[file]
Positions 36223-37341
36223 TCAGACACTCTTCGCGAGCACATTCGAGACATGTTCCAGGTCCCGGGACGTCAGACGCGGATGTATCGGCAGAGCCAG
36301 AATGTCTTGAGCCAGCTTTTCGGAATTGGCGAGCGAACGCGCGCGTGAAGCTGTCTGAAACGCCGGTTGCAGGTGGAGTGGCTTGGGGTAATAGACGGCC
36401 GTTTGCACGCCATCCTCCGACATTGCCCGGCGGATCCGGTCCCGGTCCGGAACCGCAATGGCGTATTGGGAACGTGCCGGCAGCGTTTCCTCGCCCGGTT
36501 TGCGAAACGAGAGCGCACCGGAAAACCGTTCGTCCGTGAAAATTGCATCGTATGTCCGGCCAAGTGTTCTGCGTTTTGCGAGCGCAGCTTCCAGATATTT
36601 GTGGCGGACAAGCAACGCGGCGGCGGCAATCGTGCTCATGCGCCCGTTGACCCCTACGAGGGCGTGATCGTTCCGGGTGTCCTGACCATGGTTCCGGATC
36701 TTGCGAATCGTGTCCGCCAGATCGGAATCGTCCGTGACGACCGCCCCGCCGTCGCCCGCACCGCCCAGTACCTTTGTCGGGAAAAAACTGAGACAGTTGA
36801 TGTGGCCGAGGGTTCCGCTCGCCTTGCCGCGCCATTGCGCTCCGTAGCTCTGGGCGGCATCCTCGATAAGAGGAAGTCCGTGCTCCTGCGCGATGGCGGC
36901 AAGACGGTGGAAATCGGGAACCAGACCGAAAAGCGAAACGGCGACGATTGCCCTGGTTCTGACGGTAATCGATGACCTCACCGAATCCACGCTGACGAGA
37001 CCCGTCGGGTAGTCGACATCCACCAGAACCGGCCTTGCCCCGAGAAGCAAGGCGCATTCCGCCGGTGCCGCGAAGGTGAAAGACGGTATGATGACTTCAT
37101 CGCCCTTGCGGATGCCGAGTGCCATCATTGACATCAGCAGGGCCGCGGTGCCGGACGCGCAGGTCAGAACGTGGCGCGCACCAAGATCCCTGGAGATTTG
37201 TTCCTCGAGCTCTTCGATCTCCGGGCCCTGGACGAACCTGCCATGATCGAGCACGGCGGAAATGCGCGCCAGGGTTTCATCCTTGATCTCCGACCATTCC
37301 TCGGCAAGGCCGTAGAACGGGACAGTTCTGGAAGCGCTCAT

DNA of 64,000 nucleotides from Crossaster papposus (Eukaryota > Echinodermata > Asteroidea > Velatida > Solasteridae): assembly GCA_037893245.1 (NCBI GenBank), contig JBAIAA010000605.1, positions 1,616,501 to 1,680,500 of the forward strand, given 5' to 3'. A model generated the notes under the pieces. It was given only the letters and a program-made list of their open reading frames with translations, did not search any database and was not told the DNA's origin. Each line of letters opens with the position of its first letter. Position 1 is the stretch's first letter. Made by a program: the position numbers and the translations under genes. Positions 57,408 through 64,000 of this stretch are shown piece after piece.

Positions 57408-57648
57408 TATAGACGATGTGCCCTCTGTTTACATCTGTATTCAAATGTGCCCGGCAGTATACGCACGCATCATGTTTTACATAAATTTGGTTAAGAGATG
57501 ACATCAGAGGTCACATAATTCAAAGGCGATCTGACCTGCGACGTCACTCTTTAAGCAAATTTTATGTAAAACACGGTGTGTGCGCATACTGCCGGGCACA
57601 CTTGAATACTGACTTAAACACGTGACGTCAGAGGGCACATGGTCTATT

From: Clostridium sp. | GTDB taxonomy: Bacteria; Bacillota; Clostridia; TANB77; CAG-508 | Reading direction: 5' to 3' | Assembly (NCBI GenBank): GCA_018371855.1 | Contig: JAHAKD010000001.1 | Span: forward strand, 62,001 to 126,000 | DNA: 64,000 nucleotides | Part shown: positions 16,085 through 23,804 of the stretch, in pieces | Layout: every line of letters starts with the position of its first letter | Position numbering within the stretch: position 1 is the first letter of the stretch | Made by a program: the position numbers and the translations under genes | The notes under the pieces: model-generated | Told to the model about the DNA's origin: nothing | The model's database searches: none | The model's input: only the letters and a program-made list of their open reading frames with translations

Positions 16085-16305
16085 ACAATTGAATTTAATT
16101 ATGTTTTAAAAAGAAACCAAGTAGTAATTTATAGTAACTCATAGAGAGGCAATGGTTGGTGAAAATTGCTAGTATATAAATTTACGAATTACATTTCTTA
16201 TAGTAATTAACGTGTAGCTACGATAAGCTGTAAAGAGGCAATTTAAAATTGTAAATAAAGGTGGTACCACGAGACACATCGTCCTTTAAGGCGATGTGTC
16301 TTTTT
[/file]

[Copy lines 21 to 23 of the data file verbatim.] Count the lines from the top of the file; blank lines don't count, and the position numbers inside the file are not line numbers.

16085 ACAATTGAATTTAATT
16101 ATGTTTTAAAAAGAAACCAAGTAGTAATTTATAGTAACTCATAGAGAGGCAATGGTTGGTGAAAATTGCTAGTATATAAATTTACGAATTACATTTCTTA
16201 TAGTAATTAACGTGTAGCTACGATAAGCTGTAAAGAGGCAATTTAAAATTGTAAATAAAGGTGGTACCACGAGACACATCGTCCTTTAAGGCGATGTGTC